Beyond that, my travel objectives do tend to be influenced by uniqueness of destination and South America fits that bill quite adequately.   I suppose I’ve gotten this  impression  I have known no one who has taken this particular route:   anywhere else but,  actually.  It seems to be almost an unknown among my acquaintances  here on the east coast.   A fact of geology affords a plausible  explanation for that fact:  human (and perhaps because of vegetation) movement  has tended to be restricted by latitude throughout history.  This fact is reinforced on the east coast of the United States by our close colonial affiliation with Europe which resulted in a natural tendency for east coast traffic to gravitate towards Europe.   I find this a fascinating situation.  “Guns Germs and Steel “ by Jared Diamond  explains this phenomenon further.

I might also add that the frequency of political unrest in Latin America over the years might also have an effect on general tourist interest and subsequent travel.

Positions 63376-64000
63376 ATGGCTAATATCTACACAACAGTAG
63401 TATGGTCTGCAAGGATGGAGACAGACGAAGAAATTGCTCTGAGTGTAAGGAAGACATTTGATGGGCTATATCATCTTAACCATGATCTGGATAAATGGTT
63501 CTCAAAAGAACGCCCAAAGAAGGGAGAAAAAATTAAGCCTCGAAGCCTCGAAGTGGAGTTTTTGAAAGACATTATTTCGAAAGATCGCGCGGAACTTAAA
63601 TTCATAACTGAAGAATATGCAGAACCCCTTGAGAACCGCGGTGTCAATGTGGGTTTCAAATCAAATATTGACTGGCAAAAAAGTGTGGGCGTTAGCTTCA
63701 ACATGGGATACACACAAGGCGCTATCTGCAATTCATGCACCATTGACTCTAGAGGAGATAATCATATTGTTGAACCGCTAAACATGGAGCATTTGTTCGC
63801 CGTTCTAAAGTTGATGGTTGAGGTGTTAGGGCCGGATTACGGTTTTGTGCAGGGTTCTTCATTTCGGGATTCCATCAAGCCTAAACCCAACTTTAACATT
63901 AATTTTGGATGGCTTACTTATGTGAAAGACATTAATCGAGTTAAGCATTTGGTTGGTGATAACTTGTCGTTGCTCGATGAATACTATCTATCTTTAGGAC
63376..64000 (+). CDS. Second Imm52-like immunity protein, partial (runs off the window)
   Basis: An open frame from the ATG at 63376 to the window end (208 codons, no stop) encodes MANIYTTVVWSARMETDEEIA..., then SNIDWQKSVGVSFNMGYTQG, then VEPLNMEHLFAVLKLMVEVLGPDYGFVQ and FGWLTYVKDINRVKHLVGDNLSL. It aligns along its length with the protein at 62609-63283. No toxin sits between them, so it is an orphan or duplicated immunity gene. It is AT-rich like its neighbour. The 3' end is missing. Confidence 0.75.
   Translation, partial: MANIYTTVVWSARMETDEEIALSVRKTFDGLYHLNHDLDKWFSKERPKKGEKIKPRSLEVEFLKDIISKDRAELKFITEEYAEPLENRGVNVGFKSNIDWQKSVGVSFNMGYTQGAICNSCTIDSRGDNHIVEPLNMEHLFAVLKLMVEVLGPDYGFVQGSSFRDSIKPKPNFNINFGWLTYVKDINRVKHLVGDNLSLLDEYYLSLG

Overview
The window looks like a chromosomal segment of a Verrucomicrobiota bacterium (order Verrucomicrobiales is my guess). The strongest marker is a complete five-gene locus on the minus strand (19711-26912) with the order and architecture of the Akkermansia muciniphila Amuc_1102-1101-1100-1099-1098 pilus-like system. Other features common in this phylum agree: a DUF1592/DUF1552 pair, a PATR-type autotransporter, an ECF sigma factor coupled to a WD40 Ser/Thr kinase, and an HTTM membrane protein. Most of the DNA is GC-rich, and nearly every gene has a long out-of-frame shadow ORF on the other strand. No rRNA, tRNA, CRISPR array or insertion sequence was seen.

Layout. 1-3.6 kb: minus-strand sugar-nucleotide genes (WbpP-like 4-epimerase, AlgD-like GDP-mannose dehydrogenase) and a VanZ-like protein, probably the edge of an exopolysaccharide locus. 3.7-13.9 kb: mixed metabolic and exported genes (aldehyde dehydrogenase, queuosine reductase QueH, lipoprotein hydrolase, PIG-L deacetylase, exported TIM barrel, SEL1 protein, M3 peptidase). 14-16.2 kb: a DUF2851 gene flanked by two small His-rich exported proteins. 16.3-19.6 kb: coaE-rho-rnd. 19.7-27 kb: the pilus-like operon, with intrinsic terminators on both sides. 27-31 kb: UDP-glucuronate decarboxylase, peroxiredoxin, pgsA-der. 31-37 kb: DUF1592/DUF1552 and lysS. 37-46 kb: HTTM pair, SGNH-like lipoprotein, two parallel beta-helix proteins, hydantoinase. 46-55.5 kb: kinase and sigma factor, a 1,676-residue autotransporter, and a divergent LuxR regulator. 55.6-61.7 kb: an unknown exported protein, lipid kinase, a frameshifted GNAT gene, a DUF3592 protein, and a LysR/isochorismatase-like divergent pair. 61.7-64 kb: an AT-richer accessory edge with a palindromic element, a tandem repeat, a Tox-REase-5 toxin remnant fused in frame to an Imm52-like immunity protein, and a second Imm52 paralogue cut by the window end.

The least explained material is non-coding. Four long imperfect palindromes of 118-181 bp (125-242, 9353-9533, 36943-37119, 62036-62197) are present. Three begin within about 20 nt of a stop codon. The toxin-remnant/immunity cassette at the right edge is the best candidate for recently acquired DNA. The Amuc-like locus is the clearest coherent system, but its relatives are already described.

The ship offered:   great and open dining  of  local seasonal and fresh produce and a cuisine representative of  the multinationals  encountered on the trip,    a naturalist was on board who gave daily lectures  informing us of what to expect peculiar to the area we would be passing through and who described  by intercom the passing scenery such as Glacier Lane     and around the Horn at daybreak,  and of  course  the incredibly succulent, tender grilled beef and lamb, yummm,  offered in Chile as well as Argentina. Utterly incredible beef – grilled and lamb spitted down in Punta Arenas a favorite with me was the two days at sea between Uruguay and Rio when I enjoyed another of my two favored swimming pool opportunities…had the warm, sunny, swimming pool to myself,   there  was  profuse wildlife,  incredible scenery, and we visited the Falklandswhere we enjoyed  a close encounter  with penguins and a very unique human habitation.